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I am working on a website hwere i need to introduce security for reasons, my website automatically signs users out after 10 minutes of inactivity. The behavior is, at about 8 minutes of inactivity, a jquery ui dialog pops up, warning the user of their impending timeout. The user can choose to stay signed in, sign out now, or do nothing and they are forced to sign out at the end of the 10 minutes. I achieve this through a javascript code snippet that timeouts (no mouse/keyboard event) and reset any time the user does what I consider an "activity".

My problem is i can make this thing run for my single webpage but have no clue how to use this for complete domain. I have thought of cookies to achieve this feat as well but not very sure. If someone can suggest me what approaches i shall follow for my task, it will be great possi. bly with code example

Get this timeout script running on my complete domain rather than a single webpage. Possibly using cookies or something else.

share|improve this question
    
I currently have a database storing session data. It has a session id in the form of a random md5, which is stored in a cookie on the user's computer. Basically, there is an "expiry time" in the database, after which the session is deleted from the database. (I don't set a cookie expiry, so when the browser closes, they automatically sign out). Every time a page is loaded, the expiry time is updated in my database - have a script with the JQuery UI, include it on the relevant pages, and have it make an AJAX call to the expiry-update if they click "stay signed in". – Scott S Jul 5 '12 at 1:54
    
Why don't you just toss this in the JS file in the header in your template or w/e? I think I must be missing something here - it doesn't need to be across domain, if they have clicked on a new page then they have shown activity and the new JS file on the new page takes over and they have another 10 minutes? – Ryan Kempt Jul 5 '12 at 1:55
    
have you considered putting your javascript into another site file, thats automatically included into every page? – jared Jul 5 '12 at 2:51
    
yes i am infact doing that.. but still most of the files are not covered... header.html covers almost 60% files – CodeMonkey Jul 6 '12 at 8:53
up vote 1 down vote accepted

I would recommend against javascript and create a complete PHP solution.

This can be achieved simply by giving a user a cookie that expires after 10 minutes on each PHP page. That way, the cookie is renewed with each visit, and if they come back after that ten minutes, the cookie is gone and the system will no longer recognize them.

I would also suggest against sessions, they can get messy easily, and if you want to expand to multiple machines to load balance, it becomes almost impossible to manage. It's not a realistic production tool.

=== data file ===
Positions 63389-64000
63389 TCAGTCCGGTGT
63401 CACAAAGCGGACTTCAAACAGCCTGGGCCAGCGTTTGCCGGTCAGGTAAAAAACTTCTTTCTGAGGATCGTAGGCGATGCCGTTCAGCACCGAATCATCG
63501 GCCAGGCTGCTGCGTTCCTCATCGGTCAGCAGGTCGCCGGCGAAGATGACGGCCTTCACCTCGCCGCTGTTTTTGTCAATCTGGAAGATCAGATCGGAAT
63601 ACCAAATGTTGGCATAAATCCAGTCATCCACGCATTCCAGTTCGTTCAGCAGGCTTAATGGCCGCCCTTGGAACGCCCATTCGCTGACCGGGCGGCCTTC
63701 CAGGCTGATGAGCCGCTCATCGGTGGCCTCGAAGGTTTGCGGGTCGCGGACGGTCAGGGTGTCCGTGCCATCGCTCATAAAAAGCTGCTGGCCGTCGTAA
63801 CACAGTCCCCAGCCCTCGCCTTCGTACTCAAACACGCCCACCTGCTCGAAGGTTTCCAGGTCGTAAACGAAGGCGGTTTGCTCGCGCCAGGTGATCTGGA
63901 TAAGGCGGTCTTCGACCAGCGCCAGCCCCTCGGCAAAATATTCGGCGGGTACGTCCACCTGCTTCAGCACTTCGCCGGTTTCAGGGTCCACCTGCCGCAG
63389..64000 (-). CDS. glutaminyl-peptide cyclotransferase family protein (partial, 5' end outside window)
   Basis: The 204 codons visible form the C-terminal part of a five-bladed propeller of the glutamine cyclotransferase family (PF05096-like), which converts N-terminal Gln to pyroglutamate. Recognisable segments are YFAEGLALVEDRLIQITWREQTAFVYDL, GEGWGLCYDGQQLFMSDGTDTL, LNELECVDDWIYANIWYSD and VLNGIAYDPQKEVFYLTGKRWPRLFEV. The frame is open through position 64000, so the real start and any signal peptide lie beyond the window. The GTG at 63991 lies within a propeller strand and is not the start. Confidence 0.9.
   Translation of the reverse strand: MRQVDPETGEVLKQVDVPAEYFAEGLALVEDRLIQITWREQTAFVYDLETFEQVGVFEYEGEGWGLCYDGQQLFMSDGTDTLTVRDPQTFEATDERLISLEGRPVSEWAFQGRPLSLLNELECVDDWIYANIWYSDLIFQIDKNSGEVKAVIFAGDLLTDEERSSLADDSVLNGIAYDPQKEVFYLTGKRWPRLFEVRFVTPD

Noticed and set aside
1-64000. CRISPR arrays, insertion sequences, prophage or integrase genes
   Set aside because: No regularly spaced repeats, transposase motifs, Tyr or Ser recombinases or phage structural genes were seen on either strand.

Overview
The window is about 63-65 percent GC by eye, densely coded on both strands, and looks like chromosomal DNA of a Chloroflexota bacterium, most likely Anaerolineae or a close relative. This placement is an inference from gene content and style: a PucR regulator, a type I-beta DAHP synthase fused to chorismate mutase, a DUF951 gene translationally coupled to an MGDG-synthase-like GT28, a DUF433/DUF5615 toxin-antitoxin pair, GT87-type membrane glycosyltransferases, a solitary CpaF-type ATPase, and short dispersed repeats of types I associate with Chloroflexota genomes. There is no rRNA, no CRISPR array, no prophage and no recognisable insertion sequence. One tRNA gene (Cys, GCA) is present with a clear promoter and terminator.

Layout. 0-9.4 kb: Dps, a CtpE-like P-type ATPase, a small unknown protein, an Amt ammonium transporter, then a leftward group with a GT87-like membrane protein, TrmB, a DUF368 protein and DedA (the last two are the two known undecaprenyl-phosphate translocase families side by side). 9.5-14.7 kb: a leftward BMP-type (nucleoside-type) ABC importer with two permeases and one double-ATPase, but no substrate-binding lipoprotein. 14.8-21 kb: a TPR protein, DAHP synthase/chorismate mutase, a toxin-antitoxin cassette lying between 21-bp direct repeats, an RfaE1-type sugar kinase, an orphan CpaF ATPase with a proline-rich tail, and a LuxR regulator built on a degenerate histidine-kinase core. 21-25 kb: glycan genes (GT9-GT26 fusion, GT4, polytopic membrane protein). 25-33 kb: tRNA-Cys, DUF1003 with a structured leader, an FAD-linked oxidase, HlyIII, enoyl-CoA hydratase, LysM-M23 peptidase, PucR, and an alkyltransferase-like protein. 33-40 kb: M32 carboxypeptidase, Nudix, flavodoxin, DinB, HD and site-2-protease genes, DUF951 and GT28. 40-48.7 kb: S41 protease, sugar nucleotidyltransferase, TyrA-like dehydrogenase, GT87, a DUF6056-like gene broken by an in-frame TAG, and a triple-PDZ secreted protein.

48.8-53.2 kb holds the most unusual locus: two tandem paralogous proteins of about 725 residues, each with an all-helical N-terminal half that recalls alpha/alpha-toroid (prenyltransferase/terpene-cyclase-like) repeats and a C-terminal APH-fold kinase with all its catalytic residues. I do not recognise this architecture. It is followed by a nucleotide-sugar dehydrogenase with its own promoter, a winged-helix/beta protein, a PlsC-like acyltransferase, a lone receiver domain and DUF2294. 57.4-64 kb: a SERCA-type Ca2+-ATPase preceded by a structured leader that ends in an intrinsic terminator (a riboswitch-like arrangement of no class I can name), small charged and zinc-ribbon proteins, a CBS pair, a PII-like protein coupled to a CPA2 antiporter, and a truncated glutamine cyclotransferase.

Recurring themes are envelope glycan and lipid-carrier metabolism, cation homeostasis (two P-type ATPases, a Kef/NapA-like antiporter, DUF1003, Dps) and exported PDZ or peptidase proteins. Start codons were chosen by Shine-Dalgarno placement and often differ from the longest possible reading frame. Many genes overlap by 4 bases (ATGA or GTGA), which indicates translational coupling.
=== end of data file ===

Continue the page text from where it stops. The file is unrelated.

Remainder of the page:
Call this every page - This will check if they already have a cookie, if they do, it will renew it with the same value for ten minutes (60 seconds times ten minutes). You can change the cookie name of 'user' to whatever you want.

if(isset($_COOKIE['user'])){
     setcookie('user', $_COOKIE['user'], time()+60*10);

     //put your user validation code here to make sure the cookie is real
     //then you can put your logged in specific data under it.
}

To authorize a user in the first place, most likely when they login, you can do this:

setcookie('user', $value, time()+60*10);

And if you want to log someone out, you can do this:

setcookie('user', '', 0);

Best of luck!

share|improve this answer
    
Yes please. I would like to try that. – CodeMonkey Jul 5 '12 at 2:02
    
@user1290495 Added! – Jonathan Jul 5 '12 at 2:09

You can use session and/or cookies for this matter. The way you use them, is that in every page of your website you first check for the cookie/session, and only then proceed. So if your user is logged out once, and attempts to go to another page on the website, he/she will first have to login and only then he can proceed, since the session is no longer available for that user.

Something of this sort -

<?php

if( $this->session->userdata('logged_in') == FALSE )
{
    // Login again 
}
else
{
    // Display the page
}

?>
share|improve this answer

You can do this by setting their session cookie to expire after 10 minutes. Use session_set_cookie_params() to set the duration of the cookie (first parameter).

session_set_cookie_params(600, '/', 'www.example.com', false, false);
session_start();

Make sure you call it before session_start().

You would then use JavaScript to check the expires parameter of the cookie. If it is getting close to the expired time you then would use that same JavaScript to show them the dialog warning their session is about to expire

share|improve this answer
    
So i can use this to timout.. but how will i use the alert to notify user for 8 minutes. For that i would need javascript only. Right ? Or are you saying i can simply use cookies and need not to use JS at all ? – CodeMonkey Jul 5 '12 at 2:03
    
You would use JavaScript for the notification but that's all you would need JS for – John Conde Jul 5 '12 at 2:05
    
so how would i notify my JS that 8 minutes have passed. do i need 2 counters one in JS another in PHP or how would JS know 8 minutes passed since last activity on a domain's page? – CodeMonkey Jul 5 '12 at 2:28
    
You would use JavaScript to check the expires parameter of the cookie. If it is getting close to the expired time you then would use that same JavaScript to show them the dialog warning their session is about to expire. (adding this to my answer) – John Conde Jul 5 '12 at 2:32

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